Mummy comes and says ‘Ok
Chi-Chi Daddy, keep on  trying’

Chi-Chi now can almost stand
Swaying, dancing all the way
When she hears the music band
Play on TV night or day

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Waiting For Muna

We Wait and We Wonder

Image via Wikipedia

Dedicated to Chukwuemeka & Chijioke Ekwelem,Chimaobi & Emelda Okafor,Kelechi & Tessy Anyanwu and Emeka & Nneoma Nkemakolam

With the joy that came,the wait began
For little feet and chubby hands
For fresh scent and sweet babbling
But all we heard was ‘wait,wait’

And so we waited,day and night
Patiently at first,then soon otherwise
The tension grew,we almost snapped
But all we heard was ‘wait,wait’

And then alas!the signs that came
The sweet pain,the weight gain
Embraced us both and seemed to say
No more will we have to wait,wait

Our Muna is here,the joy is complete
As we cuddle and play with chubby feet
And now we know,t’was not in vain
No more will we have to wait,wait

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Play It Smart

An American bathroom of a freshly renovated ho...

Image via Wikipedia

The day began like any ordinary day. Oderaa was awakened by the shrill ring of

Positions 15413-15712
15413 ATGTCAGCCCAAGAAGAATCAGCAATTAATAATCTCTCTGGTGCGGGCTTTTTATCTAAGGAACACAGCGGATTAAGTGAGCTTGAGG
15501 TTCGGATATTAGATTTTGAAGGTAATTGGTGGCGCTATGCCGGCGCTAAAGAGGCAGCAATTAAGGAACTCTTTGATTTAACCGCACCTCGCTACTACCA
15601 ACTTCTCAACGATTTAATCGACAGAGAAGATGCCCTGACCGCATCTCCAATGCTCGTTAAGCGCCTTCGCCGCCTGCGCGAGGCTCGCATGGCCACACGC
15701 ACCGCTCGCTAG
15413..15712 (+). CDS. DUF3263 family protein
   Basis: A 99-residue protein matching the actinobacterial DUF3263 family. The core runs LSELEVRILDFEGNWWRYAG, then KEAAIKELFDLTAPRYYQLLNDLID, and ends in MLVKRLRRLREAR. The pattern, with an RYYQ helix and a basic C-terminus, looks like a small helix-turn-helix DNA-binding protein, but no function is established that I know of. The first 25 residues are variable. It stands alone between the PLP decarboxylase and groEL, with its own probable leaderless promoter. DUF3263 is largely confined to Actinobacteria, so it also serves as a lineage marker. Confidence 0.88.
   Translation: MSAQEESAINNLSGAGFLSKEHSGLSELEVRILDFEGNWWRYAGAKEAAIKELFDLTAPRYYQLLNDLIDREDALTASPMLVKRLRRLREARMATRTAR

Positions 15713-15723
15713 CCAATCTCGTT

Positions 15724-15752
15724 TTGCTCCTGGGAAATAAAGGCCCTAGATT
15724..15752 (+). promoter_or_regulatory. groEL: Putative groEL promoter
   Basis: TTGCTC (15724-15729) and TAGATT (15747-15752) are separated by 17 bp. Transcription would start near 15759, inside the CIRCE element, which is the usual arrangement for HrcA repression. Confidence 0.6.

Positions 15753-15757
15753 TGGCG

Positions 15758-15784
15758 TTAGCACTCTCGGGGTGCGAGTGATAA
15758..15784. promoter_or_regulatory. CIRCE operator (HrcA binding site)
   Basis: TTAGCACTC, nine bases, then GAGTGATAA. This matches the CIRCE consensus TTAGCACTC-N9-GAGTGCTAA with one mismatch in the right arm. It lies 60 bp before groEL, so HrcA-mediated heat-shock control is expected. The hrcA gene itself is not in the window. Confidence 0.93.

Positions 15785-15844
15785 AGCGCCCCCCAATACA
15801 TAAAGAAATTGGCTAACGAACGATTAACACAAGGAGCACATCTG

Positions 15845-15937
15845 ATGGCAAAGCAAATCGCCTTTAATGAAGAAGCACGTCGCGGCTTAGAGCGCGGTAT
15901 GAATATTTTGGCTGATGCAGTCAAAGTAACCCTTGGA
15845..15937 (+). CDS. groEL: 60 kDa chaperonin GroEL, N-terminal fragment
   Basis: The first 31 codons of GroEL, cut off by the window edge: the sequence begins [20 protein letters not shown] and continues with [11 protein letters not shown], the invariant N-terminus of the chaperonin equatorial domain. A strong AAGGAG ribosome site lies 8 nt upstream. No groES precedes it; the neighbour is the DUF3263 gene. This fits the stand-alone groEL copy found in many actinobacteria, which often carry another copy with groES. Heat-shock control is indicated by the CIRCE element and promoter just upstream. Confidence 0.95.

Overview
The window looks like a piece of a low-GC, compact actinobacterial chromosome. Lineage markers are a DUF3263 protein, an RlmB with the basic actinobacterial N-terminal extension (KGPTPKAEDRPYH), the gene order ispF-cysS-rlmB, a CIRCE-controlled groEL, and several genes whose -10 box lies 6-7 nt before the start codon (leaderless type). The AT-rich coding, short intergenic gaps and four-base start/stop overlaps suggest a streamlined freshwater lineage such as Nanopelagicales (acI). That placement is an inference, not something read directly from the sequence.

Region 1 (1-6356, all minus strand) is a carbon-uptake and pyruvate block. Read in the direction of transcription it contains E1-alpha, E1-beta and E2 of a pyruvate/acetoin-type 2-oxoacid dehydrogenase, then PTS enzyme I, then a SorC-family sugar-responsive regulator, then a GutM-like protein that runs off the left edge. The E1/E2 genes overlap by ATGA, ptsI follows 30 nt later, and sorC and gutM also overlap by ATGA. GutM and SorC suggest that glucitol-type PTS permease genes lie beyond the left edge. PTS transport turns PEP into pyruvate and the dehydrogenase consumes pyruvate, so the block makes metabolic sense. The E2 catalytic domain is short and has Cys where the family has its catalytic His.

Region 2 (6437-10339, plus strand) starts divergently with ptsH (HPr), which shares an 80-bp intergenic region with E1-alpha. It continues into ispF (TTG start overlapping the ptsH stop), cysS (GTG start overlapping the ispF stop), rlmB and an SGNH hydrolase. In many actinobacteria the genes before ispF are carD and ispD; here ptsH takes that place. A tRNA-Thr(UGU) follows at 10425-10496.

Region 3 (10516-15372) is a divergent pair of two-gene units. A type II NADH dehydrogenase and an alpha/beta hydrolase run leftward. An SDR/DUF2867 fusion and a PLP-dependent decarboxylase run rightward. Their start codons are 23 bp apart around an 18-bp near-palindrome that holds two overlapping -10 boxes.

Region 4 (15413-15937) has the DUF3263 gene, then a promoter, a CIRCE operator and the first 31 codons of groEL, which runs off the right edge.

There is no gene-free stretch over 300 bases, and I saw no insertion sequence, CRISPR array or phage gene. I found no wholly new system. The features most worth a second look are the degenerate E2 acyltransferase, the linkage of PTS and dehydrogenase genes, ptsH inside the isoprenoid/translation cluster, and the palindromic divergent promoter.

the bedside alarm clock which she turned off immediately and held her pillow
close to her chest, stretching the sheets over her head to block out any more
interruption. Sleep was vital and she enjoyed it – every minute of it.
Sometimes, she told her friends the best part of the day which she always
looked forward to was going to bed, and they always found it hard to believe.
To some people, the best part of their day was coming home to a steaming plate
of well-cooked meal, or getting together to hang out with friends or settling
down to watch the sports highlights on TV. Well, that was theirs and this was
hers. Sleep.

She yawned and stretched with her toes peeping out from
underneath the sheets just as she heard the door to the next room open and
close and she knew what was coming next. Her mom was dressed for work and was
coming to check on her. Quickly, she jumped out of bed, grabbed her towel which
hung across the wardrobe door and dashed into the bathroom just as Angela opened
the door.

Her eyes swept over the untidy room in one instant and she
knew by the look of the ruffled sheets and no sign of any activity that her
daughter had just scurried out of bed and rushed into the bathroom at that
moment. She heaved a sigh of disappointment and decided not to make a fuss
about it. She was to facilitate in a 7.00a.m meeting at the bank that morning
before they opened to customers at 8.00a.m and definitely could not afford to
hold a scolding session with Oderaa now.

“Oderaa, I’m off to work. Make sure you’re not late for school. Roland will
drop you off at school once you’re set.”

Oderaa cursed under her breath at the mention of the driver’s name. She was
bound to be late once it was the sluggish driver who was taking her to school. Even